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IPFS News Link • New Jersey

New Jersey Senate Committee Passes Bill that Takes Step Toward Treating Gold and...

• By: Mike Maharrey

Last week, a New Jersey Senate committee passed a bill that would exempt gold and silver bullion coins from state sales and use taxes. Enactment of this legislation would not only relieve some of the tax burdens on investors, but it would also eliminate one barrier to using gold and silver in everyday transactions, a foundational step for people to undermine the Federal Reserve's monopoly on money.

Rep. Louis Greenwald introduced Assembly Bill 5294 (A5294) on Mar. 16. The legislation would exempt the sale of investment metal bullion and investment coins from the state sales and use tax.

Investment metal bullion is defined as "any elementary precious metal that has been put through a process of smelting or refining, including, but not limited to, gold, silver, platinum, and palladium, and that is in such a state or condition that its value depends on its content, not its form." An "investment coin" is defined as "any numismatic coin manufactured of gold, silver, platinum, palladium, or any other metal, including non-precious metals, and having a fair market value of not less than $1,000."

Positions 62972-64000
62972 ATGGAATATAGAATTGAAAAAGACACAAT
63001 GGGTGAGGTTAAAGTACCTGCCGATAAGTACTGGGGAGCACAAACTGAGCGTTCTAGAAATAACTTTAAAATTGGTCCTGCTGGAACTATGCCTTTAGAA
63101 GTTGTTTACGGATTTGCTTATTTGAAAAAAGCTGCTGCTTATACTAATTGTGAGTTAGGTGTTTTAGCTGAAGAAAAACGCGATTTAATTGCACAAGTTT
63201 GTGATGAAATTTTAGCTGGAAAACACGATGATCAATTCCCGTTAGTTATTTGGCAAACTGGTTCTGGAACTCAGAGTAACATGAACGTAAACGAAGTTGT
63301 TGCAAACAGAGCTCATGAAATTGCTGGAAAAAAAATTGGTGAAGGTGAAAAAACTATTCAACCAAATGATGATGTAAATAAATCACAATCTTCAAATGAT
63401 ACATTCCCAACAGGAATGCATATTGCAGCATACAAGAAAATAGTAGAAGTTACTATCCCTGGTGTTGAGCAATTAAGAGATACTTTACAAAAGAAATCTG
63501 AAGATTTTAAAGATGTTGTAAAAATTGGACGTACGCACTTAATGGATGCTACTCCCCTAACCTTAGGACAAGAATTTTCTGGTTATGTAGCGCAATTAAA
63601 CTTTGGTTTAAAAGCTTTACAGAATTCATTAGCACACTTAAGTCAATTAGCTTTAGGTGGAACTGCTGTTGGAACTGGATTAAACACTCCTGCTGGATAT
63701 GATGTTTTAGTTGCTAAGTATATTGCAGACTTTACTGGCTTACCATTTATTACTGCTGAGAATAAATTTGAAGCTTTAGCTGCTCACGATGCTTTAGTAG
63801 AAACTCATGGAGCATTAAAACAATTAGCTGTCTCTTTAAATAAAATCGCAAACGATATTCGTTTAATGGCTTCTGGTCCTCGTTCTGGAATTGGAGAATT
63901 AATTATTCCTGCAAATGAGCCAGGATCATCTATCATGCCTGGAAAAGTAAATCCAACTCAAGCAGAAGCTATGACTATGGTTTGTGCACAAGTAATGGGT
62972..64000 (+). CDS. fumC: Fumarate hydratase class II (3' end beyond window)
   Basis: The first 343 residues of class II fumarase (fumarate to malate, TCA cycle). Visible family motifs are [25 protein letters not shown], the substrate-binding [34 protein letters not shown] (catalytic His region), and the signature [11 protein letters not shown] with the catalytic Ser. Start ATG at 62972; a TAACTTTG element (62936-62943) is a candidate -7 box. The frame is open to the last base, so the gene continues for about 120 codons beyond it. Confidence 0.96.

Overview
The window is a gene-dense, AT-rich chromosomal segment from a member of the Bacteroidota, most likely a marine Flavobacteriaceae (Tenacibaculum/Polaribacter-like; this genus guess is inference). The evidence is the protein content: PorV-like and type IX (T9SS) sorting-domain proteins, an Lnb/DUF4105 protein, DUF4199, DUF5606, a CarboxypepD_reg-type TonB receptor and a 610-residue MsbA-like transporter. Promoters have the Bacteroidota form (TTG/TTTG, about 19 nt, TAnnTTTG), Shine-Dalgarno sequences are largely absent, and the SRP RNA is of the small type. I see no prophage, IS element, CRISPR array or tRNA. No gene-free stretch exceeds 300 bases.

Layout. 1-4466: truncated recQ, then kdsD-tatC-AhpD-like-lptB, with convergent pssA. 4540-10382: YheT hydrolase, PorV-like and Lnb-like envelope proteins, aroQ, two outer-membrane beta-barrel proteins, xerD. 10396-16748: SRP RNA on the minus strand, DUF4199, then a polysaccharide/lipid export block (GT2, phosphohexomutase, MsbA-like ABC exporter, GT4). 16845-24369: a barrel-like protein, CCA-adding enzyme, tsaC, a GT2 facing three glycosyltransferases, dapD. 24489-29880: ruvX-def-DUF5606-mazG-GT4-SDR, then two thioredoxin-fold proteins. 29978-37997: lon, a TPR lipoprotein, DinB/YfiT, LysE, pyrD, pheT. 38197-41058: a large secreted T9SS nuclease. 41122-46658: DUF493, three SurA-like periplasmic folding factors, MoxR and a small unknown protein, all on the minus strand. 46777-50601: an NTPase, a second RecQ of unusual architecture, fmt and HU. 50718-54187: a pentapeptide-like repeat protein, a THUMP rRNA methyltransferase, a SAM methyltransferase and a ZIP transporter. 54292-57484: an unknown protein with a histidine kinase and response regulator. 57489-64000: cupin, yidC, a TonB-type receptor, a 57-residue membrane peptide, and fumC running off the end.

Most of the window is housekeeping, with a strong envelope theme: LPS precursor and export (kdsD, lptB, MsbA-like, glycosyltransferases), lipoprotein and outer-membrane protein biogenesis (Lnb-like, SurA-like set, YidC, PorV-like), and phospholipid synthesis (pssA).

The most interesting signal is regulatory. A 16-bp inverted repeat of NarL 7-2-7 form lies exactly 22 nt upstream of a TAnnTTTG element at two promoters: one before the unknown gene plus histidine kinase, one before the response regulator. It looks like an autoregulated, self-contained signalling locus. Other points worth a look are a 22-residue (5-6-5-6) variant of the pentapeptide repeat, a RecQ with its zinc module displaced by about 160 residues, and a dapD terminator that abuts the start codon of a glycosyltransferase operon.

On Dec. 21, the Senate Budget and Appropriations Committee passed A5294 by a 12-1 vote. Earlier this year, the Assembly passed A5294 by a 74-0 vote.

The Senate committee amended the bill to also exempt receipts or revenue derived from the sale of investment metal bullion and investment coins.


Currently, 43 states have eliminated sales taxes on gold and silver bullion. Repealing sales taxes on precious metal bullion takes a step toward treating gold and silver as money instead of commodities. Taxes on precious metal bullion erect barriers to using gold and silver as money by raising transaction costs. As Sound Money Defense League policy director Jp Cortez testified during a committee hearing on a similar bill in Wyoming in 2018, charging taxes on money itself is beyond the pale.